At the heart of it, I wanted to have enough in the cupboard so that I could help someone else be they family, friend or neighbour. It really mattered to me that I should be able to help someone else.
In terms of what I have learned about myself, I suppose I now try to live for the day, and I’m trying to relax and enjoy life more. I certainly appreciate what I have got, not necessarily material things (though I do love our cottage and my garden) but the people in my life. Little things like a beautiful sunset or sitting and watching the sea. A granddaughter’s hug and a kiss with a whispered, ‘I love you so much nanny,’ or when mum opened her eyes and smiled at me from her hospital bed and said, ‘you’re a good girl’. Little things that mean so very much.
I didn’t really intend to write a book. I’ve always kept a diary or journal of some sort and recorded happenings, family-related or otherwise. I also kept newspaper cuttings and the like (I got that from mum), so I had a bank of ‘memories’ stuffed in to a drawer.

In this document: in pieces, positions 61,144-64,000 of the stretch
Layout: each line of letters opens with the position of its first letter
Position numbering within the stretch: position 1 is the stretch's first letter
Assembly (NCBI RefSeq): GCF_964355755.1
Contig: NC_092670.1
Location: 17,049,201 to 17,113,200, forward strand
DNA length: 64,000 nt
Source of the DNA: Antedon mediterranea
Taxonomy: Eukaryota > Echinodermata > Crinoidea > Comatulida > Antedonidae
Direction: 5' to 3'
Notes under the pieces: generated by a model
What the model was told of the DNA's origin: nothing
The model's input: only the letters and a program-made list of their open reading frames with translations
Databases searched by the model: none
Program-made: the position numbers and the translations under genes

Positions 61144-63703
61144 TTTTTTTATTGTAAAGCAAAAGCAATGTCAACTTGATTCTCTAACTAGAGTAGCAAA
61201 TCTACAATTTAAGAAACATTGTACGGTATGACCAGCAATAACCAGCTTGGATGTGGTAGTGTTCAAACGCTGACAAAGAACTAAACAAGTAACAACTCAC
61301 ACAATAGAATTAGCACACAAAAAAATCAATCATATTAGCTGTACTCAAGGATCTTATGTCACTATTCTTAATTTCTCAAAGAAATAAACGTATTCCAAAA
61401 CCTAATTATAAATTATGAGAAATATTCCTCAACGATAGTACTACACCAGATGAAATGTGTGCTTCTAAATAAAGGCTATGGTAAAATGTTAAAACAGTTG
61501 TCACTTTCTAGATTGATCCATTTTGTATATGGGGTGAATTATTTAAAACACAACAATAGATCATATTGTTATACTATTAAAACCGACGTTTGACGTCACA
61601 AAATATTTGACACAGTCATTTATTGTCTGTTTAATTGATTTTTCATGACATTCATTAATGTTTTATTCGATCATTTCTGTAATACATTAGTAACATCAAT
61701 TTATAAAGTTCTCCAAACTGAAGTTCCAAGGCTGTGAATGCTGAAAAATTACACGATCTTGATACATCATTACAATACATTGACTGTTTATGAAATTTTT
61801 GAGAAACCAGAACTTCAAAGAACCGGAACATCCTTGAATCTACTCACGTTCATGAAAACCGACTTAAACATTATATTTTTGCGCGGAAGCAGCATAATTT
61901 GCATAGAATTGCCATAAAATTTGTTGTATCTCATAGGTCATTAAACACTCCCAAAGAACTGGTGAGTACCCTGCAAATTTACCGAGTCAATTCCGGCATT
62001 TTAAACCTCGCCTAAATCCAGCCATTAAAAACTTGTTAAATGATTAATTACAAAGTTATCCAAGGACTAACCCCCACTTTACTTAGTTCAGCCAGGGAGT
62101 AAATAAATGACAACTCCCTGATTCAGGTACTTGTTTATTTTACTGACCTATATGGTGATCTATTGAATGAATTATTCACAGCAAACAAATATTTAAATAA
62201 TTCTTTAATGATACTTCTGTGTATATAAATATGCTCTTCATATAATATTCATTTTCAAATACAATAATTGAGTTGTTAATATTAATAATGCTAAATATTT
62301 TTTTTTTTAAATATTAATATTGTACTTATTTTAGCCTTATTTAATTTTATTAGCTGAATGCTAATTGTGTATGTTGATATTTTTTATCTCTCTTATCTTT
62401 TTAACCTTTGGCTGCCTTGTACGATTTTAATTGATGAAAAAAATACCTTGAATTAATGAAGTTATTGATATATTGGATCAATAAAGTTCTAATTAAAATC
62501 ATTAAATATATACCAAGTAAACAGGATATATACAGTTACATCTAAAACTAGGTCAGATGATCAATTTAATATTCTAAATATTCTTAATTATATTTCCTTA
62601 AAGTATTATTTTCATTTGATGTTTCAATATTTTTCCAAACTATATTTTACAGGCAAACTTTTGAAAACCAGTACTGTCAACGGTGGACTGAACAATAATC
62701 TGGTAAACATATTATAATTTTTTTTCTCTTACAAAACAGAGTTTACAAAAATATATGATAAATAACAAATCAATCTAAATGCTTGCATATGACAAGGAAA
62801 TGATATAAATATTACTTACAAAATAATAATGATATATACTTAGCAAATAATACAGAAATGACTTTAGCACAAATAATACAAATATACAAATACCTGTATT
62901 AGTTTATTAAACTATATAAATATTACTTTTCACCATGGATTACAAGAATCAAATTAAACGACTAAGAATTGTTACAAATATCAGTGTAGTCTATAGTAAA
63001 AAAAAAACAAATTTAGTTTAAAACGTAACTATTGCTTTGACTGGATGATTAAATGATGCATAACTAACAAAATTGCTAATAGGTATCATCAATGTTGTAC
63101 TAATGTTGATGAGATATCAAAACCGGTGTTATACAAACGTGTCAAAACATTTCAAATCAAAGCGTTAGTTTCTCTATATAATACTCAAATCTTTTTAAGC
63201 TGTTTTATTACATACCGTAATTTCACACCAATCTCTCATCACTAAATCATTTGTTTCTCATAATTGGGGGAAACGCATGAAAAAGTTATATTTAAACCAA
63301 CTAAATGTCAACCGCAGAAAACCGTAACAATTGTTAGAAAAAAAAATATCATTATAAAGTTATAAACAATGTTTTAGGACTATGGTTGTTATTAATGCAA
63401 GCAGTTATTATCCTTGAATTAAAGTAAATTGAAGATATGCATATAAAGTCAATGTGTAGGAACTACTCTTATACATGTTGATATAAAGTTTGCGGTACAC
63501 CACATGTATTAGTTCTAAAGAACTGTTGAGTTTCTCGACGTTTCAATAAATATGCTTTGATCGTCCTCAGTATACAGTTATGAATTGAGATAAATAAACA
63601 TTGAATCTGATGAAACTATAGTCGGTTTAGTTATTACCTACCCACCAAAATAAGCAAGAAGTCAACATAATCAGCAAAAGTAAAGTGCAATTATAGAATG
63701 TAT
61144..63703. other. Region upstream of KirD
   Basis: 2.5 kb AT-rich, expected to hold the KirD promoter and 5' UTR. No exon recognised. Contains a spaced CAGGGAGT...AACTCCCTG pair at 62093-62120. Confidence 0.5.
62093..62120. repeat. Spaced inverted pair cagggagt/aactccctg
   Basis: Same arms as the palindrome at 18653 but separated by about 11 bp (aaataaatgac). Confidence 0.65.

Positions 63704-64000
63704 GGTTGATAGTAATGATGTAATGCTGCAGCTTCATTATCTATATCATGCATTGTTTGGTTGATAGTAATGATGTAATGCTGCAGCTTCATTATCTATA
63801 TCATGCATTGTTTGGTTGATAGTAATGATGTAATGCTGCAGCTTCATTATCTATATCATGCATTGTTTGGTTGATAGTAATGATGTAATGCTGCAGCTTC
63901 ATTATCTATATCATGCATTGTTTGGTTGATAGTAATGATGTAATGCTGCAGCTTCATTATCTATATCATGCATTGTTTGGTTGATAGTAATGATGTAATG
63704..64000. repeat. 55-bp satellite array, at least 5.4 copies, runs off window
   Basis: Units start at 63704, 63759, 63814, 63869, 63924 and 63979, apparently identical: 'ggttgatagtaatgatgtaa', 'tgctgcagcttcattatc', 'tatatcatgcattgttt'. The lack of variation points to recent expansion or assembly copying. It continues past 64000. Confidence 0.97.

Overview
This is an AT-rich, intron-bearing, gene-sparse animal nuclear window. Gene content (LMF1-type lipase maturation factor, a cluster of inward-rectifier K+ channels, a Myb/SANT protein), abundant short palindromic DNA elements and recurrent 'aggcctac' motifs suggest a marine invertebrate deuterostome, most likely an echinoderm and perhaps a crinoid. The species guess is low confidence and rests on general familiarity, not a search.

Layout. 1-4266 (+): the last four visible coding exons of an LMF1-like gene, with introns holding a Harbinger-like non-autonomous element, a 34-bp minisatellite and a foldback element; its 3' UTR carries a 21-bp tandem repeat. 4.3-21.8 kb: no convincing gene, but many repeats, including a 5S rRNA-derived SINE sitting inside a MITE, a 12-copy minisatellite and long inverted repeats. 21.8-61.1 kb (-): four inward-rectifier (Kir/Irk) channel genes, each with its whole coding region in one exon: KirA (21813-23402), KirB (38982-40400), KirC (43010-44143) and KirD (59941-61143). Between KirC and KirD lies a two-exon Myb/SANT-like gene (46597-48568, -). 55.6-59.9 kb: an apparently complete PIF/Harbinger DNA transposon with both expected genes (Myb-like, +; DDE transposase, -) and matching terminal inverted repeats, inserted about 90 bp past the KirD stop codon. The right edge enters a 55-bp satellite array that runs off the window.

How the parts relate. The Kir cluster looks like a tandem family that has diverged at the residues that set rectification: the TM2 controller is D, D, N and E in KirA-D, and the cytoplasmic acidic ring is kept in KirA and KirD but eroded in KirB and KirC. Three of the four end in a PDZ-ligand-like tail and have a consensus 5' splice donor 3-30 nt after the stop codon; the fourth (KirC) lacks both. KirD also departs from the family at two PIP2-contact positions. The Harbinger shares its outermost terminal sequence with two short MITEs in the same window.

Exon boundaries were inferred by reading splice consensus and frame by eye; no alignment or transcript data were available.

I entered the Let’s Talk short story competition three years running and came third, runner-up, then winner. But none of these were anything to do with Tell me about the farm.
Because of covid restrictions, Angi Kennedy, Editor of the magazine, delivered my prize to my home. We got talking and I showed her some of my writing and it was she that suggested that I should develop my writing. She also suggested a publisher that I should contact, Paul Dickson.
Tell me about the farm was originally going to be a short story but as I started writing I quickly realised that there was too much to leave it at that.
Having worked with people living with dementia, I knew how important memories are. At my dementia support groups people often learned things from their loved one that they hadn’t known before. I also realized that some of the stories they told were being lost because they sometimes had no one to share them with.
Closer to home, I realized that the stories my parents and grandparents told would also be lost unless they were written down.
This was when the book started and, once started it kind of wrote itself. This was a couple of years or so back and there was a delay in being able to take things further because of Covid. However, once we were allowed to leave our homes and meet other people, we were able to proceed.
I’ve really enjoyed writing my auto biography and have been surprised at how the memories keep flooding back. Even now, things come to mind that I could have included had I remembered them in time.